Can Lee Westwood finish Chubby Slam?

JOHNS CREEK, Ga. -- If form follows this week, the player hoisting the Wanamaker Trophy on Sunday as winner of the PGA Championship will hail from South Africa or Europe -- specifically, perhaps, the U.K. -- and bring more fame and fortune to a former European Tour pro who started his business with a handshake.

Major championship winners Charl Schwartzel, Rory McIlroy and Darren Clarke are all represented by Andrew "Chubby" Chandler, an Englishman who runs International Sports Marketing and, despite his outgoing and gregarious nature, is somewhat sheepish about talk of one of his clients completing the "Chubby Slam."

"I get embarrassed about it, to be fair," Chandler said. "It's an unbelievable situation, winning. But my name's Andrew, and nobody'd ever call it the Andrew Slam. It's just because I've got a name like Chubby, isn't it? It's something for the media to get their teeth into. I just wonder whether the guys get fed up with it, too."

Well, not really.

McIlroy, told that Chandler said he was embarrassed by the whole thing, elicited plenty of laughter when he said: "No he's not."

"To be honest, we're having a lot of fun about it," McIlroy said. "I think it's funny. I don't know who came up with the name the Chubby Slam, but it's pretty funny and it would be great if it happened."

Those in the ISM stable seem to take pleasure in their collective success and no doubt would love to add to the run this week at Atlanta Athletic Club, where the 93rd PGA Championship begins Thursday.

Going back to the 2010 British Open at St. Andrews, where South African Louis Oosthuizen won the title, Chandler's clients have won four of the past five major titles, with only Martin Kaymer at last year's PGA breaking the streak.

"Now and again you sit down and think what's going to happen next," said Chandler, 58. "We even have a racehorse at home that keeps winning, as well. There's a lot of thought that goes into the preparation of the guys now. It's gone from being sort of a party outfit to being very detailed compared to maybe other teams.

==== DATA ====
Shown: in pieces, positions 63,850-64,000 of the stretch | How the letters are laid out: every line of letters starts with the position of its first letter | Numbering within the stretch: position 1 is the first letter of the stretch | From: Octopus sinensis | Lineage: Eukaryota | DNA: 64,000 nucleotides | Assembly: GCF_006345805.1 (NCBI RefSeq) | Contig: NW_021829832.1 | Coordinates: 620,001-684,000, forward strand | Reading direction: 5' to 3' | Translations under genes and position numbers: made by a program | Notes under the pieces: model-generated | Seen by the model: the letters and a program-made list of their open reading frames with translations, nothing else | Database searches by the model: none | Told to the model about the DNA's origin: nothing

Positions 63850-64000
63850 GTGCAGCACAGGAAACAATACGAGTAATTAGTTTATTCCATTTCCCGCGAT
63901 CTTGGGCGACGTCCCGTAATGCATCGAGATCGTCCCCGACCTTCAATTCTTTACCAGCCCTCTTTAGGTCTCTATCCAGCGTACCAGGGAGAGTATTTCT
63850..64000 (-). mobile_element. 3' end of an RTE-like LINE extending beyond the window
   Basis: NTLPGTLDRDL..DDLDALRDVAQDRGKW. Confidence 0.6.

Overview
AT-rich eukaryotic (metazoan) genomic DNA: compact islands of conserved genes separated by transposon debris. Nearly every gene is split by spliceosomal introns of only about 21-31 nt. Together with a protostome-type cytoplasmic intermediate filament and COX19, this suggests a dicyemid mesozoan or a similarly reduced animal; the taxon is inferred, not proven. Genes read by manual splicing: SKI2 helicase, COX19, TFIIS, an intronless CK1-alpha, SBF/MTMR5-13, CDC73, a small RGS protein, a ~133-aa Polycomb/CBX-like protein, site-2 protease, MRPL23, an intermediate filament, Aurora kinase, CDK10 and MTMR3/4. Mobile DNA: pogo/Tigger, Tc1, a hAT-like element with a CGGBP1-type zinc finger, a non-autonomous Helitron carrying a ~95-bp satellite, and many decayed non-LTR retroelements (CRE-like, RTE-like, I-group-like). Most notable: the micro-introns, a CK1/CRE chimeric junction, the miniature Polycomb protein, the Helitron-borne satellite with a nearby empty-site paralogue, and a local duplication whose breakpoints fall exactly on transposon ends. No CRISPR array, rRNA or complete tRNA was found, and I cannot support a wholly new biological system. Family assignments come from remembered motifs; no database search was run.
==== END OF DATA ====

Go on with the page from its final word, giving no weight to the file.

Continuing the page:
"I think Lee Westwood's physio [fitness] has an awful lot to do with that. He's a very structured person and he's made us realize how much we have to get detail into their lives, which has improved everything."

Westwood, ranked No. 2 in the world, is one of seven ISM players ranked among the top 50 in the world, including Masters champion Schwartzel, U.S. Open champion McIlroy and British Open winner Clarke.

The others of the 11 in the PGA field are South Africans Oosthuizen, Ernie Els and Thomas Aiken; Englishmen David Horsey and Simon Dyson, who recently won the Irish Open; Sweden's Fredrik Andersson Hed; and France's Gregory Bourdy.

Clarke was the first to sign on more than 20 years ago when Chandler was winding up his own golf career. They had a handshake deal that continues today, and it was Chandler who -- on the eve of the Open last month, when nobody was talking about Clarke -- fancied his chances.

"He's a proper links player," Chandler said, referring to Clarke's ability to navigate his way around Royal St. George's. "He plays it on the ground more than anybody."

As for this week, Chandler very much likes the chances of Westwood and McIlroy.

"They both obviously had great preparation last week," Chandler said. "And you can see from Lee's body. He's been in the gym for three weeks really working hard. It turns out he carries himself differently when he's been working that hard. So he's in great shape. And Rory cruised through the Irish Open and built up a bit last week, and I detect that he's going to be absolutely ready on Thursday."

Westwood, 38, certainly seems a prime candidate to break through for his first major as he has watched others around him do it. He reached No. 1 in the world for the first time last year, won twice in Asia after the Masters, lost in a playoff to Luke Donald at the European Tour's BMW Championship and was tied for third at the U.S. Open.

He did miss the cut at the British Open but was tied for ninth last week at the Bridgestone. "My game is in really good shape," he said.

As for the Chubby Slam, Westwood chose to poke fun at his friend and manager.

"I'm not impressed with his preparation," Westwood deadpanned. "I've seen him drinking a bit; he's not been in the gym, haven't seen him on the range yet. I wouldn't hold out much hope for him. He gets a bit flat at the back and bounces it off his shoulder occasionally.

"He doesn't function well in the heat. He drinks a lot, but not water, unless you count tonic water."

Chandler sat in the back of the room, chuckling. All is good right now, especially as it relates to his group of golfers, who seem to be enjoying giving the big man some stick as much as hauling home all the hardware.

But it's more than just all laughs.

"I don't think you can call four major champions in the same year a coincidence," McIlroy said. "The whole ISM family, we're all very comfortable with each other. We've seen one another win majors, starting with Louis last year and then Charl and myself, Darren. We probably motivate one another.

"If one of Chubby's guys were to win this week, it would be a great achievement for the company and personally for Chubby. I'm trying my best to complete the Chubby Slam, and I'm sure a lot of other guys are, as well."

Bob Harig covers golf for ESPN.com. He can be reached at BobHarig@gmail.com.